Trump’s Racial Dogwhistles

Ritchie Calvin
7 min readAug 28


Photo by Kevin Harris on Unsplash

I think nearly everyone has seen Donald Trump’s Fulton County Jail mugshot. A lot of people were psyched to see it released. A lot of people — on both sides of the political spectrum — are making money off of it. But one of the things that struck me was the way that conspiracy theories sprung out of his post-mugshot tweet (or whatever it’s now called when someone posts on the platform-formerly-known-as-Twitter).

He wrote:

Election interference
Never surrender

That was it (except that it was all in caps).

Now, of course, the supreme irony is that he had JUST SURRENDERED. That’s literally what it’s called when someone has an arrest warrant and shows up to be booked. He surrendered. In point of fact, he has now literally surrendered on four occasions.

But the conspiracy theories (and I’m sure I haven’t seen or heard them all) were swift. Qanon aficionados have pointed to several elements of the tweet. For one, the first letter of each line in the tweet spell out “END.” In a former post, Q wrote: “There is no step five. End.” The conspiracy theorists put together the fact that this was Trump’s fourth indictment (there is no step five) and the word “end” to conclude that this was the signal that Trump would rise to power again. Prophecy was being fulfilled.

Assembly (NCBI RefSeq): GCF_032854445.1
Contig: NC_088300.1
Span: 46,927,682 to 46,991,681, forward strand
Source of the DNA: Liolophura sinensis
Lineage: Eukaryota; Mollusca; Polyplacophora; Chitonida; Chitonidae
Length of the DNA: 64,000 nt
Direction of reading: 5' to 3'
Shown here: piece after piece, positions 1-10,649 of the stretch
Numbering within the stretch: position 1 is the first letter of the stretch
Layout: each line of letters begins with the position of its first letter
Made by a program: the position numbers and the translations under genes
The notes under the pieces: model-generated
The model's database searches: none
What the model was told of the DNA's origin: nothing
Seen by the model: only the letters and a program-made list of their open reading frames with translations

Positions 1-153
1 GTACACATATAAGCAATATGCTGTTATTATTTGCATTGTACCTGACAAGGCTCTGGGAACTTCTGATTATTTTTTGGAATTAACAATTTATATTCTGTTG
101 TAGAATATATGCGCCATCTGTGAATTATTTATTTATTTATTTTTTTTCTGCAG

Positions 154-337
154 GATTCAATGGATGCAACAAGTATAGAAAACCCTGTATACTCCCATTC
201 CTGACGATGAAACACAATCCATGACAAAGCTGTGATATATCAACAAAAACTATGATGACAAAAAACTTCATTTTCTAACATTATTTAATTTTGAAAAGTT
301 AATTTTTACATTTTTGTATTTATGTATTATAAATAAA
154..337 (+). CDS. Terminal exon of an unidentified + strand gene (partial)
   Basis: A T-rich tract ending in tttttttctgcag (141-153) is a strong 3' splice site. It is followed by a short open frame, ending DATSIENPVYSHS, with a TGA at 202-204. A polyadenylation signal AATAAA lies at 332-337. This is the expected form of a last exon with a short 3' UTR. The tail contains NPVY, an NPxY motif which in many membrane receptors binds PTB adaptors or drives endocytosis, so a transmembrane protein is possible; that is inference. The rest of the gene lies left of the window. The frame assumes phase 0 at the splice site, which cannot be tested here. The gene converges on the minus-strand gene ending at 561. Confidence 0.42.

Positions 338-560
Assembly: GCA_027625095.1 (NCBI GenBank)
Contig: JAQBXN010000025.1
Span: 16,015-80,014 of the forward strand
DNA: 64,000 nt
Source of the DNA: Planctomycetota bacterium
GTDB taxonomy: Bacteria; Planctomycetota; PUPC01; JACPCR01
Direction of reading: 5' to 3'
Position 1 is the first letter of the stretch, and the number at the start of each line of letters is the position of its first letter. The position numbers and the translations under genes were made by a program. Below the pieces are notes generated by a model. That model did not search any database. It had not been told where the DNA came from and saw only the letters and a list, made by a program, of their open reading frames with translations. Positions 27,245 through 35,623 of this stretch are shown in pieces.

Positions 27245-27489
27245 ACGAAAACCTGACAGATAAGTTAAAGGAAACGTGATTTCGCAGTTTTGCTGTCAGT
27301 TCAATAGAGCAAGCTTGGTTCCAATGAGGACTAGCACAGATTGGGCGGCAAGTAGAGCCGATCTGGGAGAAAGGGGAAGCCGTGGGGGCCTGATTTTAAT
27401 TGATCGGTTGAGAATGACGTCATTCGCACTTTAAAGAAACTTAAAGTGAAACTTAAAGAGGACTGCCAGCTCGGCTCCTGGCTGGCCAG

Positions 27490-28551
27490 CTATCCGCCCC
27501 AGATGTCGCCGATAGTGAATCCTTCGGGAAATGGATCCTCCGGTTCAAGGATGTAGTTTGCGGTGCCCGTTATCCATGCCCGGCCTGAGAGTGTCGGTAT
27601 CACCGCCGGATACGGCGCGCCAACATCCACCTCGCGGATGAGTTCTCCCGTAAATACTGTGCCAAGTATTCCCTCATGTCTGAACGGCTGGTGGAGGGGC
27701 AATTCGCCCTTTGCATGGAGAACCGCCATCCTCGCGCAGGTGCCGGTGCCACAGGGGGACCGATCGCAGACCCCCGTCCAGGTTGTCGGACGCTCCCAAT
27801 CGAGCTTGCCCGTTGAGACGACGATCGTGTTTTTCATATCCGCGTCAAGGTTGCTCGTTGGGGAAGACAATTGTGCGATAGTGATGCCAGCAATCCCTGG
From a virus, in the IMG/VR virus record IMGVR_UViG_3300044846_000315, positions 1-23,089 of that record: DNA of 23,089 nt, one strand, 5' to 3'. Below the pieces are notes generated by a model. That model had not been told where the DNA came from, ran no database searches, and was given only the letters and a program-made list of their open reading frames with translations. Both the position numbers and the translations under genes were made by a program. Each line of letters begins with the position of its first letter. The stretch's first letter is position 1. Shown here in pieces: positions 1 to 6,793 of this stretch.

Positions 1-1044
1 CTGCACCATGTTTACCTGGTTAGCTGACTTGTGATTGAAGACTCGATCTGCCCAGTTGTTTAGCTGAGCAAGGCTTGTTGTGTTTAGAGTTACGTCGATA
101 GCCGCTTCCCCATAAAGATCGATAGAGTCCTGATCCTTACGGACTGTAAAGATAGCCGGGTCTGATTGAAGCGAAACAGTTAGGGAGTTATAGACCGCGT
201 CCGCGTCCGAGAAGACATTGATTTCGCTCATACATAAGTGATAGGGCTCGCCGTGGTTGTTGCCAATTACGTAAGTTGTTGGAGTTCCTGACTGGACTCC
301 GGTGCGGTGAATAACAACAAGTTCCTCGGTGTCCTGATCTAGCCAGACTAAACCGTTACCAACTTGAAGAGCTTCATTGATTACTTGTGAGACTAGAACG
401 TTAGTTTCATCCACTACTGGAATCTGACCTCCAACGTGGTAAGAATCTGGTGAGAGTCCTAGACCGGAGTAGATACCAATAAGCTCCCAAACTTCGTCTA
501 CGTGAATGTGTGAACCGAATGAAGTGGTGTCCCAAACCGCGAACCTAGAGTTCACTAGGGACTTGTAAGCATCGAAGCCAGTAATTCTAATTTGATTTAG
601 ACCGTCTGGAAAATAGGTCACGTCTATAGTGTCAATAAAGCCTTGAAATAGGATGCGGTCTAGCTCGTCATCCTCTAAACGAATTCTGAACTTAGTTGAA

Other Qonspiracists noted that Trump was recorded as weighing 215 pounds and being 6’3” tall. If all those numbers are added together (2+1+5+6+3), they total 17. What is the 17th letter of the alphabet? Q. Case closed.

Well, this is all entertaining and mind-numbing. But what does any of it have to do with Trump and racial dogwhistles? Nothing.

Except that the point I want to make may look like, at first blush, the same kind of conspiracy theory. I would argue that it’s not.

On August 14, 2023, the Fulton County District Attorney, Fani Willis released the indictment of Trump on RICO charges for attempting to subvert the Georgia election results. Almost immediately, Trump posted on his propaganda site, Truth Social:

They never went after those that Rigged the Election. They only went after those that fought to find the Riggers! (Trump, August 14, 2023)

Trump’s use of the word “Riggers” here is significant. It’s not an accident. Apart from referring to individuals who work on oil rigs, “riggers” is not a common word. True, Trump has a history of mangling words and uttering some unusual words and phrases. Could it be another example of this? Although Trump does have a history of seeming to make mistakes in his tweets (cofeve, etc), he is skilled at these sorts of communications. He knows how to reach and motivate his base.

It’s also true that the English language (like most) is quite flexible. Recall when George W. Bush exclaimed: “I’m a uniter, not a divider”? It also sounded a bit unusual. However, it is a feature of the language that we can form nouns out of verbs in this way. “I like to run. I’m a runner.” “I divide people. I’m a divider.” But these two nouns (uniter, divider) are not common and struck many people as strange sounding.